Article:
Albert Edward Stvenson was born in 1887 the youngest of three children of William and Sarah, nee Marsden.In 1901 the family were living in Sticker Lane and at 14 years of age Albert was working as a stuff weaver weft boy. In 1912 Albert married Laura Hainsworth and two children were born to them, Ronald in 1913 and Gerald in 1914.Albert enlisted in April 1916 in the 311 Brigade of the Royal Field Artillery and became Acting Corporal 780808. Between the 24th of May and the 14th of August 1917 Albert’s Brigade was attached to 1 ANZAC Division and he was killed in action on the 6th of August during the Battles of the Lys which began on the 31st of July 1917. He was 30 years of age.
The Shipley Times & Express reported that his wife received letters from both captain and chaplain, ‘each bearing high testimony to the departed hero’s soldierly qualities.’Chaplain Clement Houchen writes: “You will have heard the sad news from the army official source but I know how much you will value any details you can hear in any way.“Cpl Stevenson was killed in action after much firing. While he was on his seat of the gun, a splinter from an enemy shell hit him in the chest and he died almost instantly.“He was a brave soldier, beloved by his fellows and in the words of the men, he was the best NCO in the battery!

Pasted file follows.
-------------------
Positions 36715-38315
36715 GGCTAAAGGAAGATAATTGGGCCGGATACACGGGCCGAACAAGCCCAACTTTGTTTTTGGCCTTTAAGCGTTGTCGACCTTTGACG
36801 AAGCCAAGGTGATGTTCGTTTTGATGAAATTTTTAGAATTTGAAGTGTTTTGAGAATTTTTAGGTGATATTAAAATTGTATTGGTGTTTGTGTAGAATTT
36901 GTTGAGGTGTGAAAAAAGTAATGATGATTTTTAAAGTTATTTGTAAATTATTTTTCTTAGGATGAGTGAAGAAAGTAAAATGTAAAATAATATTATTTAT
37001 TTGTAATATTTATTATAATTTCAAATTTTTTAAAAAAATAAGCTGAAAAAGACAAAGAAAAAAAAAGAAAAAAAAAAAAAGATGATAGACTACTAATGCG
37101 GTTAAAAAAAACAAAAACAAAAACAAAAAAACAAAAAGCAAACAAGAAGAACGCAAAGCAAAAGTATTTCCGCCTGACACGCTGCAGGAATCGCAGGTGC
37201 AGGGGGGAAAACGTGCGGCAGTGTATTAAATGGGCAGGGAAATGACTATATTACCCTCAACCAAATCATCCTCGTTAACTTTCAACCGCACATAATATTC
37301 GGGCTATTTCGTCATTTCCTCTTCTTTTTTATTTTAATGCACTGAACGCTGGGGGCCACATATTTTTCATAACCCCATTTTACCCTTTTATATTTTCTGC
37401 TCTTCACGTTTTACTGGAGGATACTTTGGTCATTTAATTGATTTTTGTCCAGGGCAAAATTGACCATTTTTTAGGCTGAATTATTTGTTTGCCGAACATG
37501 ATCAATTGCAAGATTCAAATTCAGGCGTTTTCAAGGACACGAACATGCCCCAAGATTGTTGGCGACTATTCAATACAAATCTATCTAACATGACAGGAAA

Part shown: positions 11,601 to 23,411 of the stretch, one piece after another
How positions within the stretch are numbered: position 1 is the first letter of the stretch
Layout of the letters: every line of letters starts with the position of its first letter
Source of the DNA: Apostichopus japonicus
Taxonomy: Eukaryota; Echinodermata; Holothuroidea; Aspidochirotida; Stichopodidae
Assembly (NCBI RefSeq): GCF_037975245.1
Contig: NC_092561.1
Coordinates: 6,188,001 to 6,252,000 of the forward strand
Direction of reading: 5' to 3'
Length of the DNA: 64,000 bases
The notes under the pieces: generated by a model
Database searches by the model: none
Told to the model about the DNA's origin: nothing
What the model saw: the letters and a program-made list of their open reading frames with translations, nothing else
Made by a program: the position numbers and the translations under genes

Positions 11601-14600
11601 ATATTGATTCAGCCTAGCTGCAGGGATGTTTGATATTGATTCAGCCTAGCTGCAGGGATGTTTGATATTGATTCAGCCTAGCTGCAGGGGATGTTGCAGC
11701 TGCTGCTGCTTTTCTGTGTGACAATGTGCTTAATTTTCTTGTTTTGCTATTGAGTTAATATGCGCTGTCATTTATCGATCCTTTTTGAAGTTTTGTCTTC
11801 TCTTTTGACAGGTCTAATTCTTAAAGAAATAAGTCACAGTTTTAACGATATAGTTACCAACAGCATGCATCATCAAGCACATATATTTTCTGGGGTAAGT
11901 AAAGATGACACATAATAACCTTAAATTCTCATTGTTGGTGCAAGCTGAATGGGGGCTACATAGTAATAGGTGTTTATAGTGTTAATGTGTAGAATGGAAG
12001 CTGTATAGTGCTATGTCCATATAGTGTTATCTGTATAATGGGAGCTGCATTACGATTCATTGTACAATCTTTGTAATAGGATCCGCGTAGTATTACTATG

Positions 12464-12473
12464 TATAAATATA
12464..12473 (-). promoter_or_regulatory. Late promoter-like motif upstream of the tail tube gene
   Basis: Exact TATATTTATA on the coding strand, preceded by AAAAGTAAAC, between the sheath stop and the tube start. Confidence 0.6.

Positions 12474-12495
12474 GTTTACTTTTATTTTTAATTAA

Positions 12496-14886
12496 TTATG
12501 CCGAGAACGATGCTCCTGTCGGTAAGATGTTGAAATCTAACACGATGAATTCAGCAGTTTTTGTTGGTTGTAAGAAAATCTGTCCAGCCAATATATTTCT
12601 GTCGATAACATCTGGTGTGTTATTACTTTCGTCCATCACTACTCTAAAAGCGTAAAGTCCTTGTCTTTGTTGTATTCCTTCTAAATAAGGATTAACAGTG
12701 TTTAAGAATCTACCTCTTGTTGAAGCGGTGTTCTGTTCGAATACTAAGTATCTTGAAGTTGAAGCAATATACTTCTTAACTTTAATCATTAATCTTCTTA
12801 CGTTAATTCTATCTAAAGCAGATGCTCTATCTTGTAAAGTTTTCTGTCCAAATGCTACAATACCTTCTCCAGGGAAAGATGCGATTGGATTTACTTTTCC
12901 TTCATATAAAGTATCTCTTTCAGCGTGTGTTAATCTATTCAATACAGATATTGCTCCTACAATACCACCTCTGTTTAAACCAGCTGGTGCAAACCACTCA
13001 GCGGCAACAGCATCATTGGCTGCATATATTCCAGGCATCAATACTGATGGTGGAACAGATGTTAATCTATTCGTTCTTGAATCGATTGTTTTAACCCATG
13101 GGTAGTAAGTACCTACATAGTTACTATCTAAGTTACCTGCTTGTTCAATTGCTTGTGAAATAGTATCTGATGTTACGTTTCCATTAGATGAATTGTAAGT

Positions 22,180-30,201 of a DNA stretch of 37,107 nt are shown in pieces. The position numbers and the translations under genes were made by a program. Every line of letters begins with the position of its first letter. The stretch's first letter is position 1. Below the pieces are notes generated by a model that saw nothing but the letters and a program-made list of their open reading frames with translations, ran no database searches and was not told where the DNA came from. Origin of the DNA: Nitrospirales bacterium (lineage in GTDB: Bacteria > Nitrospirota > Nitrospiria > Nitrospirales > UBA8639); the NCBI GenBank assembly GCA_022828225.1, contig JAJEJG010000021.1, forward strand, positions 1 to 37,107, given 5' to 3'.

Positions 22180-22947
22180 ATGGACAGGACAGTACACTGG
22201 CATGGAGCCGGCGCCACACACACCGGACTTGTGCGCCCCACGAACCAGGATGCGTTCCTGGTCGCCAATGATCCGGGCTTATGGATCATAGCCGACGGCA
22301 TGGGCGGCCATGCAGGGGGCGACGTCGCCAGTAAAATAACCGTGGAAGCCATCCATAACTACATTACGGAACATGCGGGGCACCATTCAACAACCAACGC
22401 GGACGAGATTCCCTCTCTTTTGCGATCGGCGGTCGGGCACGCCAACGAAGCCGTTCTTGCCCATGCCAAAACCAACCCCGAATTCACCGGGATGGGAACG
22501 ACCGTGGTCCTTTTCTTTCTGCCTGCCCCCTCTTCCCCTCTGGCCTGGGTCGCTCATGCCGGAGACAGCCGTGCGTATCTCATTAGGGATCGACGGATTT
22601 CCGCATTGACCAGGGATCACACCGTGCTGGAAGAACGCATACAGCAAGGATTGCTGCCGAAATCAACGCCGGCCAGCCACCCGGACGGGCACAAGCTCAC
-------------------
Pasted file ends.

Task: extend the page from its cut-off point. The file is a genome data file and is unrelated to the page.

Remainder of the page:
“We wish you to know how sorry we are for you and the children but at the same time, we are proud to think that your husband was one of the heroes of this time who gave up his life for his friends following the example of our dear Lord and Master.”Captain L H Drabble says: “Your husband had served all his time under me and both officers and men miss him badly. He was a fine soldier and a splendid example to others.“He died as I am sure he would have wished, in action, serving well his God, King and Country. Please accept my heartfelt sympathy in your great loss.”Albert is buried in the Strand Military Cemetery. ‘Charing
Cross’ was the name given by the troops to a point at the end of a trench called The Strand which led into Ploegsteert Wood. Two burials were made at this place in October 1914 close to an Advanced Dressing Station and between April to July 1917 plots I to VI were completed.Albert left his effects to his widow Laura who received £7.17.6d on the 12th of December 1917. However his War Gratuity of £9.3.0d was left equally between Laura, Sarah Taylor and Emma Stevenson.Laura re-married in 1919 and on the 26th of September of that year she travelled to Melbourne, Australia returning to England on the 29th of April 1920.
Researched and written by Jean Britteon, to whom many thanks